As I write this in April 2020 (to be posted in May 2020), the Coronavirus pandemic is still ongoing and only seems to be getting worse (at least here in the United States). More and more people are getting sick, partially due to the fact Americans and our federal government are still not taking COVID-19 seriously. Unfortunately, the situation of the world at large is applicable to today’s chapters of The Rule of Saint Benedict. Chapter Thirty-Six is titled “Of the Sick Brethren” (pg. 52) and Chapter Thirty-Seven is “Of Old Men and Children” (pg. 53). Here, Saint Benedict lays out the rules for how a monk is supposed to take care of the vulnerable in the monastery’s population.
Chapter Thirty-Six starts off with the line “Before all things and above all things care is to be had of the sick” (pg. 52). The text then quotes the bible, reminding the reader that Christ was documented as saying ‘”I was sick, and ye visited Me”‘ as well as ‘”What ye have done unto one of these little ones, ye have done unto Me”‘ (pg. 52). By quoting Christ, Saint Benedict is both reminding his monkish readers of their (literal) God-given duty and denying them the ability to complain or argue against taking care of the ill. After all, a monk can’t try to worm his way out of this task without suggesting Christ was wrong, thus committing blasphemy.
Saint Benedict is aware that some sick monks might take advantage of their illness and ask for things they don’t really need. They are to “remember that they are served for the honor of God” (pg. 52). By doing so, they will avoid pestering their caretakers with “unnecessary demands” (pg. 52). However, the sick “must…be patiently borne with” (pg. 52) by the monks helping them. What a caretaker monk might think is unnecessary might not be. (For example, if someone with a headache asks for a bucket, you may think they don’t actually need it, but it’s still a good idea to get that bucket in case they throw up. It’s less hassle to dump out a bucket than clean the floor/clothes/whatever else gets messy.) And if a caretaker is still grumpy about the demands, Saint Benedict gently reminds him “from such…is gained a more abundant reward” (pg. 52).
After these instructions, Saint Benedict gives a few more basic guidelines. He reminds abbots to take “greatest care that they [the sick] suffer no neglect,” that there is a place specifically for the sick to rest in, and someone whose job is to take care of them (pg. 52). Interestingly, the text does not specify whether or not this person has to be a monk. (This is the case for my own translation and the ones I’ve linked in my sources.)
Near the end of the chapter, Saint Benedict lists how exactly one should take care of the sick. This includes some exceptions to The Rule. For example, “baths [were to] be allowed to the sick as often as may be expedient” (pg. 52) while children and monks in good health bathed less. Sick monks and the “very weakly” were also allowed to eat “flesh meat…for their recovery” (pg. 52). This means that instead of their usual vegetarian (or close to a vegetarian diet) they got to eat meat. (I should note that in Chapter Thirty-Nine Saint Benedict specifies that he’s talking about meat from “the flesh of four-footed animals” (pg. 55), so eating chicken and such was okay.) Once a monk was well he had to go back to “abstain[ing] from meat” (pg. 52).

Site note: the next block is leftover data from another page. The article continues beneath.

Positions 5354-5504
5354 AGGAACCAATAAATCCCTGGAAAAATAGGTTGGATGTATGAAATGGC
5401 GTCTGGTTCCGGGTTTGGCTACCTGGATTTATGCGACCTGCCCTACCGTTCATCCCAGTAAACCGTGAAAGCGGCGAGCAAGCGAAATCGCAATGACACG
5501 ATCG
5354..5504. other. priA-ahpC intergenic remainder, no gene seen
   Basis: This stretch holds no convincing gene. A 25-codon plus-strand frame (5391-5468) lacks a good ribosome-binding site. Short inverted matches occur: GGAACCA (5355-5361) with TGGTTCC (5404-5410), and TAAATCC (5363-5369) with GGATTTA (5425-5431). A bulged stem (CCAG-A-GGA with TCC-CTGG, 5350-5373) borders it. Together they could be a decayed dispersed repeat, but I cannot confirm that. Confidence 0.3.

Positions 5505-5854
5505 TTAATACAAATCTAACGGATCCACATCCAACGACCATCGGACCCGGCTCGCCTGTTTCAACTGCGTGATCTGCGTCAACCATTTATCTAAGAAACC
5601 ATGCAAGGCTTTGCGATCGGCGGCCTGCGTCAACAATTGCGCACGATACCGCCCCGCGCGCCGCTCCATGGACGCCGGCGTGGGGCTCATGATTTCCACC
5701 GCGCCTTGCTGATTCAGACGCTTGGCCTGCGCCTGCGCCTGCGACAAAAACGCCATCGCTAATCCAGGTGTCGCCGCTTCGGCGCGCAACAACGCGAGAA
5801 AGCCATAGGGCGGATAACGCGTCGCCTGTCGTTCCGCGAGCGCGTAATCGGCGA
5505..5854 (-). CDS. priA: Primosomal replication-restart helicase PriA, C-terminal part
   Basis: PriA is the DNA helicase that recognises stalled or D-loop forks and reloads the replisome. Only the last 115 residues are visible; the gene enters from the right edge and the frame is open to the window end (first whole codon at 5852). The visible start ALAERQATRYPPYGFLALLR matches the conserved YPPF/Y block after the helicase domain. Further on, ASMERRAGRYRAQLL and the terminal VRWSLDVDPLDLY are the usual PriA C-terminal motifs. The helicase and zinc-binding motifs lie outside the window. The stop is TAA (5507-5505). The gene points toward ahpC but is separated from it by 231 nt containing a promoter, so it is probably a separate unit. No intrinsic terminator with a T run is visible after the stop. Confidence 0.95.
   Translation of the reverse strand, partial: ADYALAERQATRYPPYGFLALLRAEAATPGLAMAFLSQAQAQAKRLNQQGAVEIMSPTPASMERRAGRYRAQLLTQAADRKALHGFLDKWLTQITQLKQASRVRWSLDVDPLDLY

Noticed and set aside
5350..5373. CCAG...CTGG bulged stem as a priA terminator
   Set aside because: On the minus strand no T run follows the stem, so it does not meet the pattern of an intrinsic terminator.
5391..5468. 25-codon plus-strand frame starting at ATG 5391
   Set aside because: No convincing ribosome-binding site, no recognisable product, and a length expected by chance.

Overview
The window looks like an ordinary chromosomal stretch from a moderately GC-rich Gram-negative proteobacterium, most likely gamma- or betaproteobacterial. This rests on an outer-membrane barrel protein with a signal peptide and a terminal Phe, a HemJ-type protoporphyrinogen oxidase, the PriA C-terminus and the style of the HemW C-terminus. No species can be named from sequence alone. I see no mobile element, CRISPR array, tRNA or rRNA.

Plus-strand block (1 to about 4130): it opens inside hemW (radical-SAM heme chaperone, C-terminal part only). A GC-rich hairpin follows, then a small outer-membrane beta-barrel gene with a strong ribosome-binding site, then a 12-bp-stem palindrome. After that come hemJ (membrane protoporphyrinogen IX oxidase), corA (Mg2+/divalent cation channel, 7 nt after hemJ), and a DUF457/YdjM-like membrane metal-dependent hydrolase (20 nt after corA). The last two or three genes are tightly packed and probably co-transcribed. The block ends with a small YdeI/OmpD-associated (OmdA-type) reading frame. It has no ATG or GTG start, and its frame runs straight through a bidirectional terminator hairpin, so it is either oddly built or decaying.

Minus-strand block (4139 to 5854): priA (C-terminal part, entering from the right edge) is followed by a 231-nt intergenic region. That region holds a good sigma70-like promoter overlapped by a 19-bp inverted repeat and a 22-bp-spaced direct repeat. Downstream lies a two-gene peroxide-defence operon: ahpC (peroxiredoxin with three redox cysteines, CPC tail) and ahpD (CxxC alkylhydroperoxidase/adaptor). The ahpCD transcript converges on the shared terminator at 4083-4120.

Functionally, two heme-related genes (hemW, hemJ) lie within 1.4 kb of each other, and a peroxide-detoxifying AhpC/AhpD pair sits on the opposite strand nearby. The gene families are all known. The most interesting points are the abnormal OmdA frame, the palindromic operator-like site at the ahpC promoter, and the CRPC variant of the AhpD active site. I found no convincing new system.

If I had to guess, I would say that monks may have had a tendency to fake illnesses just so they could relax in the infirmary for a few days!
The chapter ends with another instruction for the abbots. He reiterates that they must make sure the sick are “not neglected” (pg. 52). And they are especially not to be ignored “by the Cellarer or servers” (pg. 52). Finally, Saint Benedict reminds his abbots once again that “whatever is done amiss by his disciples is laid to his charge” (pg. 52). Abbots forgetting that they were in charge of their monks’ souls must have been a problem, or at least was something Saint Benedict was concerned about because this is not the first time it has come up.
Chapter Thirty-Seven is only two sentences. The sentences are long, but it’s still a relatively short chapter. It starts off by saying that “although human nature is…drawn to feel pity” for the elderly and children, Saint Benedict still wants to discuss how to “provide for them” (pg. 53). Providing for them means that “their weakness [should] be always taken into account” (pg. 53). Or to be a bit more specific, he wants to be sure that children and the elderly get enough food to eat. Thus “the strictness of the Rule” should be lessened and “a kind consideration be shown for them” so they may “eat before the regular hours” (pg. 53).
It wise of Saint Benedict to write this particular rule. Sometimes people only think of themselves and as a result, they are not sympathetic towards the world’s most vulnerable populations. It’s one of those things that must be put on paper due to the powerful’s tendency to be selfish.
- Saint Benedict. Blair, D. Oswald Hunter, translator. The Rule of Saint Benedict, With Explanatory Notes. Ichthus Publications.
(I bought my copy of The Rule of Saint Benedict on Amazon. You can purchase my edition of it here.)
Wikipedia’s overview of The Rule of Saint Benedict to double-check my interpretations of the text. Link to that article here.
Solesme Abbey’s translation of The Rule of Saint Benedict can be found here as a PDF. I used this to cross-check my translation.
Christian Classics Ethereal Library’s translation of The Rule of Saint Benedict can be found here as a PDF. I used this to cross-check my translation. (You have to scroll down to see the text.)